The United Nations (UN) Special Envoy to Nigeria, Leila Zerrougui, on Saturday said children in the north-eastern part of Nigeria are in desperate need of protection from acts of terrorism and violence perpetuated by Boko Haram insurgents.
Zerrougui, a special envoy representing the UN Secretary General, Ban Ki-moon on Children and Armed Conflicts, said at the end of a week-long visit to Nigeria, that children growing up in Nigeria’s north-east are in need of protection from relentless.
The Special Representative travelled to Nigeria to assess the conflict’s impact on children. She met the country’s federal authorities, the authorities of Adamawa State, the United Nations, the diplomatic community, civil society and other partners to galvanise efforts to gather and verify information on grave violations committed against children; to help the Government and its partners provide better protection for children and promote accountability.
In Yola, Zerrougui met with displaced people from the conflict-affected areas, including children and women.
Speaking on her experience, she said: “I witnessed people’s shock and disbelief at the devastation suffered by their communities. I saw trauma in children’s eyes. The scale of the suffering is way beyond what I anticipated to find. The people I met demand and deserve urgent protection”.
“In northern Nigeria, over 900,000 people, many of them women and children, have fled their homes. More than 300 schools have been severely damaged or destroyed, hundreds of children have been killed, injured or abducted from their homes and schools.
“Throughout 2014, the armed conflict in north-eastern Nigeria was one of the world’s deadliest for children. There was a dramatic rise in violence, growing recruitment and use of children, sometimes very young, as well as countless abductions and attacks on schools.
The Special Representative is also concerned by reports of sexual violence against girls, including forced marriages and rapes.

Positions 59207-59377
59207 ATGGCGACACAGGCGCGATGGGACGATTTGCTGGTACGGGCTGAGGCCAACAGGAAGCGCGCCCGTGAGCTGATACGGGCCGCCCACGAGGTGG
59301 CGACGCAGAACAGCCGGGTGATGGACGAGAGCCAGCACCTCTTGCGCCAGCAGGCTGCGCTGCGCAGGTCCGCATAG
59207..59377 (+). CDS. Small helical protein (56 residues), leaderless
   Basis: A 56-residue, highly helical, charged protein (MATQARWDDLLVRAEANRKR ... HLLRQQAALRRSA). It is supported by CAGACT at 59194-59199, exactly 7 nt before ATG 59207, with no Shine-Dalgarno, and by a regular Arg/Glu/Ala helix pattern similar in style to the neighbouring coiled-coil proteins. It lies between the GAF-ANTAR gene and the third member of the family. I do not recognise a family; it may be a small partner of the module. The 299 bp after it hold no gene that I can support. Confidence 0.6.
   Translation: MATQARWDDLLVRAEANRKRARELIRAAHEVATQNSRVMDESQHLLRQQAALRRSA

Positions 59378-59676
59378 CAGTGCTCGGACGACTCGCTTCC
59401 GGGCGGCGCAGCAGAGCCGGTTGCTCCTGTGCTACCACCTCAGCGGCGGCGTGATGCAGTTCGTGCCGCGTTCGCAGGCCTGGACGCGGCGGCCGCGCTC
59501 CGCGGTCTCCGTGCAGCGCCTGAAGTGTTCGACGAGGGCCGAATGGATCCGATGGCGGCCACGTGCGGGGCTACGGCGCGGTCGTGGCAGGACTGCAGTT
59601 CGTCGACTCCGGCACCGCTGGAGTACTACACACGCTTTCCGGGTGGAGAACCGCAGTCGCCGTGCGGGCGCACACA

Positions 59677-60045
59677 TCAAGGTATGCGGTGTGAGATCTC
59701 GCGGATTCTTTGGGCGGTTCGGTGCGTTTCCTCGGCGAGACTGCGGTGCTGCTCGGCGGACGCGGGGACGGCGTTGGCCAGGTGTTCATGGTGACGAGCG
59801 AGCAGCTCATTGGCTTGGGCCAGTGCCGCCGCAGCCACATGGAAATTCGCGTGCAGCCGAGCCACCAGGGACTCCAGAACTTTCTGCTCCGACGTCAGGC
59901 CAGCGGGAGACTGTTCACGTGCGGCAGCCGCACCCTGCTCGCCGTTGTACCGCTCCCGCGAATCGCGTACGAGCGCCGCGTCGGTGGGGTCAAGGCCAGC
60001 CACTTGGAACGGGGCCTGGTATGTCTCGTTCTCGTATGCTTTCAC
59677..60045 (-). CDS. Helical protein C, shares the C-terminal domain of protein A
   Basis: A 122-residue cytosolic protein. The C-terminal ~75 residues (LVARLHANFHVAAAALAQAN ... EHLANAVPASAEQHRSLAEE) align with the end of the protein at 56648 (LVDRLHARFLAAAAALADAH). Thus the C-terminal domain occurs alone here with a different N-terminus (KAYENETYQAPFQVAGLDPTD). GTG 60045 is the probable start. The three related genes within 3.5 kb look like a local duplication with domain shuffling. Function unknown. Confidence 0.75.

She stated that, “The beginning of 2015 brought again relentless violence with the appalling suicide bombing committed by a girl allegedly as young as ten, killing several people in a market in Maiduguri, as well as what some organisations have termed as Boko Haram’s deadliest attack in Baga.
The Special Representative was encouraged by her open dialogue with Nigerian authorities and their commitment to collaborate with the United Nations, investigate allegations of violations committed against children and take the necessary actions to hold perpetrators accountable.
“I commend the Minister of Justice and Attorney General for his willingness to respond to reports of recruitment and use of children by government-affiliated self-defense groups in the three North-eastern states. He has agreed to issue an advisory recalling the prohibition of such a practice,” said Zerrougui.
She also met with the representatives of the movement “Bring Back our Girls” and remains deeply concerned by the fate of the more than 200 school girls abducted in Chibok in April 2014. She equally expressed concern at the fate of all children abducted by Boko Haram.
The UN is expected to continue their advocacy with Nigerian authorities and support all efforts that could lead to the children’s release.